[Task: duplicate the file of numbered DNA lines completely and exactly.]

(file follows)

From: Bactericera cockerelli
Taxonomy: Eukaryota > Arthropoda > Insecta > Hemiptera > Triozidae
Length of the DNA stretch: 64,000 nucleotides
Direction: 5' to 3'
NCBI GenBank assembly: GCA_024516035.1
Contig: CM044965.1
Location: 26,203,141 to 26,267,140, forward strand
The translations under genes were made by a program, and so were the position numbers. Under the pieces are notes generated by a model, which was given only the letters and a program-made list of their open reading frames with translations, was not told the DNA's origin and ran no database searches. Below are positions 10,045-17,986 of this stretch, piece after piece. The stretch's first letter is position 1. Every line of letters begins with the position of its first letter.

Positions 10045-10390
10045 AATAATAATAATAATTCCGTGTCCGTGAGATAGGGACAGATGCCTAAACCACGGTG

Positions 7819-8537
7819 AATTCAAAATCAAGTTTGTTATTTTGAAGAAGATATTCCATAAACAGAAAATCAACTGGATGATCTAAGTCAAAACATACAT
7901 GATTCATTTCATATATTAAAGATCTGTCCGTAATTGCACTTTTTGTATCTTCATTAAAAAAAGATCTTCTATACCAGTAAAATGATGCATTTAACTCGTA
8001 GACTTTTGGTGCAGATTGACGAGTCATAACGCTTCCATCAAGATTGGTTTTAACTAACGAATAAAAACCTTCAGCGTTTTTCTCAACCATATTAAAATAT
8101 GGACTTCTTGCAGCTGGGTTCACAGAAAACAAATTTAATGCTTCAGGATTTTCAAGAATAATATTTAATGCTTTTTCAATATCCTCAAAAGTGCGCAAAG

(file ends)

From: Bactericera cockerelli
Taxonomy: Eukaryota > Arthropoda > Insecta > Hemiptera > Triozidae
Length of the DNA stretch: 64,000 nucleotides
Direction: 5' to 3'
NCBI GenBank assembly: GCA_024516035.1
Contig: CM044965.1
Location: 26,203,141 to 26,267,140, forward strand
The translations under genes were made by a program, and so were the position numbers. Under the pieces are notes generated by a model, which was given only the letters and a program-made list of their open reading frames with translations, was not told the DNA's origin and ran no database searches. Below are positions 10,045-17,986 of this stretch, piece after piece. The stretch's first letter is position 1. Every line of letters begins with the position of its first letter.

Positions 10045-10390
10045 AATAATAATAATAATTCCGTGTCCGTGAGATAGGGACAGATGCCTAAACCACGGTG

Positions 7819-8537
7819 AATTCAAAATCAAGTTTGTTATTTTGAAGAAGATATTCCATAAACAGAAAATCAACTGGATGATCTAAGTCAAAACATACAT
7901 GATTCATTTCATATATTAAAGATCTGTCCGTAATTGCACTTTTTGTATCTTCATTAAAAAAAGATCTTCTATACCAGTAAAATGATGCATTTAACTCGTA
8001 GACTTTTGGTGCAGATTGACGAGTCATAACGCTTCCATCAAGATTGGTTTTAACTAACGAATAAAAACCTTCAGCGTTTTTCTCAACCATATTAAAATAT
8101 GGACTTCTTGCAGCTGGGTTCACAGAAAACAAATTTAATGCTTCAGGATTTTCAAGAATAATATTTAATGCTTTTTCAATATCCTCAAAAGTGCGCAAAG